Symbolism in frost's poetryAuthor(s):
Dr. Shyam Kumar ThakurAbstract:
Frost is a great regional poet and the scenes and sights, characters and events of New England form the basis of his poetry. He does not depict all even of this limited region. There is a constant selection and ordering of material. Even of New England, he deals only with the region that lies North of Boston, and of this region, too, only with the countryside and country-dwellers. The result of this sifting and selecting of material is that his regionalism acquires a symbolic significance. The region of North of Boston becomes a microcosm of the world at large, and his Yankee characters become symbolic of human nature in all ages and countries. Emotional responses of his dramatis personae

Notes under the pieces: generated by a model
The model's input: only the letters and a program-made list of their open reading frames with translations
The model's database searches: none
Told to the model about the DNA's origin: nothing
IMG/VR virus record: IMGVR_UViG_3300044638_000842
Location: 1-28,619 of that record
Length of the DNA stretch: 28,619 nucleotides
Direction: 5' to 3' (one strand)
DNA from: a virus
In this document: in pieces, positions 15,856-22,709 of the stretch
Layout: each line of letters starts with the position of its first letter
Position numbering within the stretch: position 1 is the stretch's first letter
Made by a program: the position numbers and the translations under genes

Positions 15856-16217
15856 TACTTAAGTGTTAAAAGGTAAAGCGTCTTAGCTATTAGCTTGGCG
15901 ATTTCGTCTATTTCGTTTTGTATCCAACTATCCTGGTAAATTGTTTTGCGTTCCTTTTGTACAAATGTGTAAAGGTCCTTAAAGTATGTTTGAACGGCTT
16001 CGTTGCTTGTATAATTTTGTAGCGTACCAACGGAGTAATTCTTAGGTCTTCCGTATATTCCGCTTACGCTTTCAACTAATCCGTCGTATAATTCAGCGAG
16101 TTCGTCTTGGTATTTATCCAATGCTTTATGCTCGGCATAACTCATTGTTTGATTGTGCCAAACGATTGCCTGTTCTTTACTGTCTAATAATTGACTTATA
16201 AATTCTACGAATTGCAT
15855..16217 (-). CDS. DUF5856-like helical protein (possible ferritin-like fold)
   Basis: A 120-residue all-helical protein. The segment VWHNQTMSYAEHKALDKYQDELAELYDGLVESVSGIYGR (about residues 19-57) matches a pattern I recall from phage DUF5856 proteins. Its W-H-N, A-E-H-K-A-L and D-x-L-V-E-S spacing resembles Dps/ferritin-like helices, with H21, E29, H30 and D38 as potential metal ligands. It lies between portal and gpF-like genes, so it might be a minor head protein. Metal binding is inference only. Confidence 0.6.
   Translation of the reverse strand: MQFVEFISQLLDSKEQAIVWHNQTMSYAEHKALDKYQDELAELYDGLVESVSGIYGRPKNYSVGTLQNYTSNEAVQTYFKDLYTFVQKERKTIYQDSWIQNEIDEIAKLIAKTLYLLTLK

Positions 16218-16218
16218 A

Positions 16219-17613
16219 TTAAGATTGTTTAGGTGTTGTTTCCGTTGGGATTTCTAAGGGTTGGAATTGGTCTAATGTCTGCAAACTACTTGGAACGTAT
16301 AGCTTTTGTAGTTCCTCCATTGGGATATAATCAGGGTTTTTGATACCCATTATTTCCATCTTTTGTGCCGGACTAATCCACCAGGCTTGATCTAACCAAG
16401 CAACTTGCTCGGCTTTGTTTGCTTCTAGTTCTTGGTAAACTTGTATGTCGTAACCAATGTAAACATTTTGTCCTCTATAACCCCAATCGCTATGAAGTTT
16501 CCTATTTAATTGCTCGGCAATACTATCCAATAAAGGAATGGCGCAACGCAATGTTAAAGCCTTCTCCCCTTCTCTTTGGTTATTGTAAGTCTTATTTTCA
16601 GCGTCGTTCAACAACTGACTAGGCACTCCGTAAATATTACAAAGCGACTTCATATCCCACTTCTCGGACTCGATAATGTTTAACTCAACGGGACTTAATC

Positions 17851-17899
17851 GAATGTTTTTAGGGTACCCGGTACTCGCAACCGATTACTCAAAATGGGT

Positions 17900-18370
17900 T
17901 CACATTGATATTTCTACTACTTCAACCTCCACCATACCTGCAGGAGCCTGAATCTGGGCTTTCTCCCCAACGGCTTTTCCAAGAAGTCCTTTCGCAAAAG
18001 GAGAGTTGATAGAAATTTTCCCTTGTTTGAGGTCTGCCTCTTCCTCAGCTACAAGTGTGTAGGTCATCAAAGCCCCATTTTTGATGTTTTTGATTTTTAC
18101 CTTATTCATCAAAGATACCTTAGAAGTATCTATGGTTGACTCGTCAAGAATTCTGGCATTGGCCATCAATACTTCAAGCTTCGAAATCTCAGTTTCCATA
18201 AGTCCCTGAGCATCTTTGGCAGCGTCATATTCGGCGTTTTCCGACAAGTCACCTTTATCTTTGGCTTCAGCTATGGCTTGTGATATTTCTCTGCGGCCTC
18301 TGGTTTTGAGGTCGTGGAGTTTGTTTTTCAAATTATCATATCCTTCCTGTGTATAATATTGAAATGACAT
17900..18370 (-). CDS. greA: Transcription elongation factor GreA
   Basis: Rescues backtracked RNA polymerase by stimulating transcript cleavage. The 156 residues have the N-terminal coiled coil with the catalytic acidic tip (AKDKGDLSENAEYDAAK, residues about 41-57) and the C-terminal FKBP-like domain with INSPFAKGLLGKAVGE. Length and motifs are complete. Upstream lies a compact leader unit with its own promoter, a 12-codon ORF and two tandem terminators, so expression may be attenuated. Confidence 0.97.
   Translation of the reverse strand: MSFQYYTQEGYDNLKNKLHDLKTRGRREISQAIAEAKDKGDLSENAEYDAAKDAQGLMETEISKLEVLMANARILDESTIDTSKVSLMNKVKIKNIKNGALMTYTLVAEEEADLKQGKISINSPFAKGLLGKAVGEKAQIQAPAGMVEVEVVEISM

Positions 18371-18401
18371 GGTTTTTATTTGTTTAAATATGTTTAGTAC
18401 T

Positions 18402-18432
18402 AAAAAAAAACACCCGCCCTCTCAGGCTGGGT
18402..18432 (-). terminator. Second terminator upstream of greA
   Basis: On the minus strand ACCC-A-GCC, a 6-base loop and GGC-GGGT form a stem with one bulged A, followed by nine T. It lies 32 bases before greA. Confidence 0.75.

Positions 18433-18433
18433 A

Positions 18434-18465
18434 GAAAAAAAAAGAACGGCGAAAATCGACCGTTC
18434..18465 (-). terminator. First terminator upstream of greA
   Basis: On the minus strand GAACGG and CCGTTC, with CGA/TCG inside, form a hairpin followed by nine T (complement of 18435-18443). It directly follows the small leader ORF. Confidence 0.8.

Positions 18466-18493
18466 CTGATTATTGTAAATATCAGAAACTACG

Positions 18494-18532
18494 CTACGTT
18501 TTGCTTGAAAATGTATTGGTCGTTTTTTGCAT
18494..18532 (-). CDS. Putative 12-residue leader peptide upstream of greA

acquire a deeper significance as being symbolic of basic human responses. For example, the emotional agitation of the mother in Home Burial
, and the fate of the servant in The Death of the Hired Man
, are symbolic of the emotional stress and strain, isolation and alienation, which are the lot of humanity in the modern age. In this way, he is able to embody vast concepts and infinite depths within little space. Vast vistas are thus presented to the mind’s eye, and the effect created is one of unlimited expansion. It thus becomes possible to read even the simplest of his poems at a number of levels.Pages: 37-39 | Views: 121 | Downloads: 64Download Full Article: Click Here
How to cite this article:
Dr. Shyam Kumar Thakur. Symbolism in frost's poetry. International Journal of Advanced Academic Studies. 2019; 1(2): 37-39.